Robotics-inspired biology


Advances in all aspects of robotics (design, manufacturing, actuation, and controls) have enabled the development of bio-inspired robots that can now achieve some similar functions as their biological counterparts (the Harvard RoboBee, CMU modsnake, RHex, etc). Due to the increasing use of robots as a tool in the scientific process, a large community of biologists use sophisticated robotics hardware and principles to test biological hypotheses in control, actuation, and dynamics of organismal motion. The goal of this workshop is to facilitate interactions between these two communities—bio-inspired roboticists and robotics-enabled biologists. In particular, we hope to identify how roboticists who develop bio-inspired devices may shape new directions of biological inquiry. Furthermore, we want to understand how experiments in organismal locomotion are enabling new concepts for robot design and control. This workshop will address the commonalities and differences underlying these fields through keynote presentations from experts and a panel discussion. The goal of this workshop is to develop an appreciation for the cross-disciplinary roles of scientists and engineers in the future of robotic and biological locomotion research.

This is a full day workshop on the intersections of robotics and biology, being held at IROS 2017. September 28, 2017, Vancouver, B.C., Canada. We are currently accepting 1-page abstracts for poster presentations (see here). Researchers who work in the areas of bio-inspired robotics, robotics-inspired biology, or anywhere in between are encouraged to apply! Due date is August, 18th, notifications by August, 22nd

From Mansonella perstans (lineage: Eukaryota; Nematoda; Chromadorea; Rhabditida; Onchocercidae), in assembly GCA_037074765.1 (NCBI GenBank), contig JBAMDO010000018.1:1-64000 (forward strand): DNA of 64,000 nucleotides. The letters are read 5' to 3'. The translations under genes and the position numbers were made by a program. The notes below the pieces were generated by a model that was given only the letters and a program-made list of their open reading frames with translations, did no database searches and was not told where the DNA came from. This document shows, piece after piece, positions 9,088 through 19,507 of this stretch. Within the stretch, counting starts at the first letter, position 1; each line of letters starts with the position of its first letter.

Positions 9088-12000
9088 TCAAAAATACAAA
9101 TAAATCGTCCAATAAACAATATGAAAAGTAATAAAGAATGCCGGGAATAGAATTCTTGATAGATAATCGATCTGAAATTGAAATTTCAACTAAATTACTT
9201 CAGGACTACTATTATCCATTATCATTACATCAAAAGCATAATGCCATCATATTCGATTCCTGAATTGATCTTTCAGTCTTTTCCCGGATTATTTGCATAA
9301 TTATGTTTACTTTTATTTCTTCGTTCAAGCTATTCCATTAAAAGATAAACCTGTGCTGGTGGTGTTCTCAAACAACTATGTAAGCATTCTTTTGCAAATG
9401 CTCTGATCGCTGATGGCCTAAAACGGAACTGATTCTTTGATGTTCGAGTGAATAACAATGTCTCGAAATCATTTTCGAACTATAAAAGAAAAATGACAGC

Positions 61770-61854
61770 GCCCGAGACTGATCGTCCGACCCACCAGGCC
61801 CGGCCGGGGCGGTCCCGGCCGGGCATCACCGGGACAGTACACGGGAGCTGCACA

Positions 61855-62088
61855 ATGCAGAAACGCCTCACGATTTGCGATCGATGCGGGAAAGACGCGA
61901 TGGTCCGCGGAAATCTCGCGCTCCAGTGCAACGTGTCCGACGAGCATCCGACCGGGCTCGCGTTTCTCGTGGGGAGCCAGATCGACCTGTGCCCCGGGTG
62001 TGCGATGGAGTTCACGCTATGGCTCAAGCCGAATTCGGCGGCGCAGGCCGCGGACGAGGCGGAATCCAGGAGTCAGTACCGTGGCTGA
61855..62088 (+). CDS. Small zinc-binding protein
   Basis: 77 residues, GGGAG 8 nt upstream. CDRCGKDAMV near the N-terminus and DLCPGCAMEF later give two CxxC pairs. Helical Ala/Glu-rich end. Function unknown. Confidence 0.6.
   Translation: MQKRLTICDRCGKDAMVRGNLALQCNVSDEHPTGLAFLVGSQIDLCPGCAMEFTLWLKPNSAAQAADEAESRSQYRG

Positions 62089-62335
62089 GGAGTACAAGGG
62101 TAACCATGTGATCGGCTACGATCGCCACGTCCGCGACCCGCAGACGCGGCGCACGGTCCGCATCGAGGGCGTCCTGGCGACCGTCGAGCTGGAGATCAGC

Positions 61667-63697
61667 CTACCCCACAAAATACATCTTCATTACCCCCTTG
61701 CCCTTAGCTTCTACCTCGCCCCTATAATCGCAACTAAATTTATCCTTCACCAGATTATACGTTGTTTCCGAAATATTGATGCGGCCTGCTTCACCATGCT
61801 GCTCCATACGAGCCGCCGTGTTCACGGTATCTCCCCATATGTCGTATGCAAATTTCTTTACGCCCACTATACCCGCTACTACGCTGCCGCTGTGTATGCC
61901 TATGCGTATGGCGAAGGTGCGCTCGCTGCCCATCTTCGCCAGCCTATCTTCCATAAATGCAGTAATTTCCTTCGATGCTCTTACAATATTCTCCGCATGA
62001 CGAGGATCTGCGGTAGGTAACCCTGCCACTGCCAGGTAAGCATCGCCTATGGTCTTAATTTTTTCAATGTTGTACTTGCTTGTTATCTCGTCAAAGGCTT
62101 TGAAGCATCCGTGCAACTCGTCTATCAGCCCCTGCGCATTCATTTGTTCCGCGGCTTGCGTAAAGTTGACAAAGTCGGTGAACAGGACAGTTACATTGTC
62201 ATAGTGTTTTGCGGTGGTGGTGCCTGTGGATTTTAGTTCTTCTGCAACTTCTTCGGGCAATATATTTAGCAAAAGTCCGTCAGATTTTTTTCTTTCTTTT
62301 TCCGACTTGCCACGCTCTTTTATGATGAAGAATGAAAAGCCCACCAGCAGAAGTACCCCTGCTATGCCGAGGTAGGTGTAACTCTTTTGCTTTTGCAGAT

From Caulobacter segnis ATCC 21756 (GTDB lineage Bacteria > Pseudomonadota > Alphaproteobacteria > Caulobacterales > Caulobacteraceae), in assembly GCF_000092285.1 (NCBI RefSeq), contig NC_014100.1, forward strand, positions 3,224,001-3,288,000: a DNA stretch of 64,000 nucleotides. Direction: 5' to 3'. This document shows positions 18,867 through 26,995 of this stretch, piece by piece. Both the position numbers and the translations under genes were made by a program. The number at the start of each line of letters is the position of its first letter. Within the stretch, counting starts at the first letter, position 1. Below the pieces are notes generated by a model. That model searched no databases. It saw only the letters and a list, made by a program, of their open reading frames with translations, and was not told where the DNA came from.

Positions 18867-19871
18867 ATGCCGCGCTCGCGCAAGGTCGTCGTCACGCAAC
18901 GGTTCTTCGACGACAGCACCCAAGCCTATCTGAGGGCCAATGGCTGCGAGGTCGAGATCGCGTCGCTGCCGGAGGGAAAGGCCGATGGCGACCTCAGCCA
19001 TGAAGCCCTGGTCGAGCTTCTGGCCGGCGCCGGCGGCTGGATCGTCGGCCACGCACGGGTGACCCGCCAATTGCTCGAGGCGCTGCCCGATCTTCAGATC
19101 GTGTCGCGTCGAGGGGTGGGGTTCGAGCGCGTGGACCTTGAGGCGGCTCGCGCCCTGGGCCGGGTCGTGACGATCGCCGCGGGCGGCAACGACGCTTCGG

Registration for full-conference and workshop-only attendees is between $125 and $250 depending on affiliation and date of registration.

Link to registration here

Invited speakers (schedule TBD)

9:00 Welcome and agenda (Nick Gravish) Website
9:10 Howie Chosett (CMU) Website
9:35 Chen Li (Johns Hopkins) Website
10:00 Coffe + posters
10:30 Henry Astley (University of Akron) Website
10:55 V. Margot Paez (Poster)
11:00 Kirstin Petersen (Cornell) Website
11:25 Sawyer Fuller (University of Washington) Website
11:50 Tom Libby (Poster)
11:55 Callie Branyan (Poster)
12:00 Lunch
13:30 Bo Cheng (Penn State) Website
13:55 Zeynep Temel (Harvard) Website
14:20 Louis J. Dankovich IV (Poster)
14:25 Hamid Marvi (ASU) Website
14:50 Aimy Wissa (UIUC) Website
15:15 Melanie Anderson (Poster)
15:20 Mark Cutkosky (Stanford) Website
15:45 Kaushik Jayaram (Closing remarks)
16:00 Coffee + poster session
17:30 Workshop concludes

Poster contributions

Slip matters in hexapedal steering Dan Zhao, Shai Revzen
Starfish inspired actuation of soft robotic tube feet Tom Kalisky, Michael T. Tolley
A dynamical systems perspective on templates and anchors: some general methods for anchoring templates Matthew Kvalheim, Shai Revzen
On-line tracking and ejection system for investigating dynamic behavior of running insects Tomohiro Kawahara
Deriving biped controllers from human experiments Varun Joshi, Manoj Srinivasan